Scrap outdated infanticide law, say judges

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The Independent Online

Three Court of Appeal judges have called for a review of the "outdated and unsatisfactory" law on infanticide after upholding the conviction of a mother for the murder of her baby.

Three Court of Appeal judges have called for a review of the "outdated and unsatisfactory" law on infanticide after upholding the conviction of a mother for the murder of her baby.

They raised concerns that vulnerable, mentally ill women are being given mandatory life sentences for killing their babies when they should have been treated more leniently.

The judges had rejected an appeal by 29-year-old Chaha'Oh-Niyol Kai-Whitewind against her conviction for murdering her 12-week old baby Bidziil. She had her case referred for appeal following the recent quashing of murder convictions against the "cot- death" mothers Sally Clark, Angela Cannings and Donna Anthony. But the Court of Appeal ruled that, unlike the other three cases, there was "ample" evidence that Ms Kai-Whitewind had murdered her baby.

She was convicted in 2003 of suffocating Bidziil when, the prosecution said, she became frustrated with his refusal to breastfeed and depressed at her failure to bond with him.

The trial was told the infant had been under a care order after suffering a broken leg while living with his mother and her boyfriend in Birmingham, and was returned to them just days before his death.

Ms Kai-Whitewind, who changed her name after adopting native American culture, had told a psychiatric nurse she had thought about killing the baby, who was conceived as a result of rape. Blood was found in the boy's nose and mouth, and his mother had delayed calling an ambulance after he stopped breathing.

But she denied having anything to do with his death, claiming it was from natural causes. She refused to give evidence or plead guilty to infanticide or manslaughter on the grounds of diminished responsibility.

Under the 1938 Infanticide Act, a woman who kills her child when it is less than a year old and "while the balance of her mind was disturbed by reason of the fact that she had not fully recovered from the effect of giving birth", should not be found guilty of murder.

Of the 49 women convicted of infanticide between 1989 and 2000, only two were jailed; the rest were given probation, supervision or hospital orders.

But because Ms Kai-Whitewind did not admit her guilt and refused to undergo psychiatric reports, she was convicted of murder and given a life sentence.

Giving their ruling yesterday, the deputy chief justice, Lord Justice Judge, sitting with Mrs Justice Hallett and Mr Justice Leveson, said her conviction was "safe". But Lord Justice Judge added: "The law relating to infanticide is unsatisfactory and outdated. The appeal in this sad case demonstrates the need for a thorough re-examination."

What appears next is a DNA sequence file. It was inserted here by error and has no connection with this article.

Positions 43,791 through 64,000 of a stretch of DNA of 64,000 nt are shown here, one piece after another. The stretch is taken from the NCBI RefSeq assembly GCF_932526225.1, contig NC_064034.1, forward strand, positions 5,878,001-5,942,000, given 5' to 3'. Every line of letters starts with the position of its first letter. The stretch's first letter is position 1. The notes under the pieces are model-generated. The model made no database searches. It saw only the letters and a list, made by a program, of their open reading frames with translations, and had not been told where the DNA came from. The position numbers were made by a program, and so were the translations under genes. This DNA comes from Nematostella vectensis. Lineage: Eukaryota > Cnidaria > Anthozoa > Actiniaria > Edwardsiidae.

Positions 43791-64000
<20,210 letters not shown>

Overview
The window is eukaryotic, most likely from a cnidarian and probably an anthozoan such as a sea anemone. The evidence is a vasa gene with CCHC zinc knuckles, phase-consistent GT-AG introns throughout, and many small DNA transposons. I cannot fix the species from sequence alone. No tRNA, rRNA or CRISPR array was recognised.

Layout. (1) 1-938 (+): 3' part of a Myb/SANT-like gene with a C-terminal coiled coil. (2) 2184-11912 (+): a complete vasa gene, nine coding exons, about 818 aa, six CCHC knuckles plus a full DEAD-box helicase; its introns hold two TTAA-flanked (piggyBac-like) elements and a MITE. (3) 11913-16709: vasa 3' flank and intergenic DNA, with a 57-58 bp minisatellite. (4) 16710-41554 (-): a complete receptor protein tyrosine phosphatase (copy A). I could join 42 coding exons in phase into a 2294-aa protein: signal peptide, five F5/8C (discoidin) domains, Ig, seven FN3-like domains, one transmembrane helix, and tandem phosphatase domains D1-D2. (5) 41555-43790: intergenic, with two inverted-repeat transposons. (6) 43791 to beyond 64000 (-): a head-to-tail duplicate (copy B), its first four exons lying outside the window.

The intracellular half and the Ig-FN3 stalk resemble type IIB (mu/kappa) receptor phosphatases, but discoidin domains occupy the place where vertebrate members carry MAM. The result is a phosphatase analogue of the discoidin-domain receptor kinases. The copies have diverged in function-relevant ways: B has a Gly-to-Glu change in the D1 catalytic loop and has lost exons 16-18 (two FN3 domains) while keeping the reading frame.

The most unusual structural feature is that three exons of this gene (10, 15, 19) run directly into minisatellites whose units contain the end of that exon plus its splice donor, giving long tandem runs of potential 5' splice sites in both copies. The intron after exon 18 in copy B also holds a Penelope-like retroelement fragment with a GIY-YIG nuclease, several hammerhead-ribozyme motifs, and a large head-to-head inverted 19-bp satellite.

He said a "particular area of concern" was that the infanticide defence was restricted to a mother being affected by the actual birth and not subsequent events, such as a lack of bonding. He added: "The second problem arises when the mother who has in fact killed her infant is unable to admit it.

"This may be because she is too unwell to do so, or too emotionally disturbed by what she has in fact done, or too deeply troubled by the consequences of an admission of guilt on her ability to care for any surviving children. When this happens, it is sometimes difficult to produce psychiatric evidence relating to the balance of the mother's mind.

"Yet, of itself, it does not automatically follow from denial that the balance of her mind was not disturbed: in some cases it may indeed help to confirm that it was."

About five infanticide convictions a year are handed down in England and Wales. One in 500 new mothers suffers from puerperal psychosis, a severe form of mania which can result in them harming themselves or their babies. Most cases are now spotted before a tragic incident occurs.

But lawyers say some of the most vulnerable women are still being jailed by the criminal justice system. Helena Kennedy QC, who has defended several women accused of killing their children, said in an interview last year: "The problem in these cases is that unless a woman says 'I did it', you can't mount a psychiatric defence. You can't go behind her back and get a psychiatric report.

"The problem is that these women can't admit it to themselves, and they certainly can't admit it to their partners. The problem for the lawyer is getting the woman to acknowledge it herself. It's complex."

Until 1922, the killing of a child was a capital offence, but juries had become so sympathetic to women accused in such cases that the first infanticide law was brought in to cover newborn babies. In 1938, it was extended to the killing by a mother of babies up to a year old.

Homicide of children under one is greater than that of any other age group, four times higher than the murder rate in the population. Countries such as Sweden now ask a panel of doctors to try such cases, rather than a judge and jury.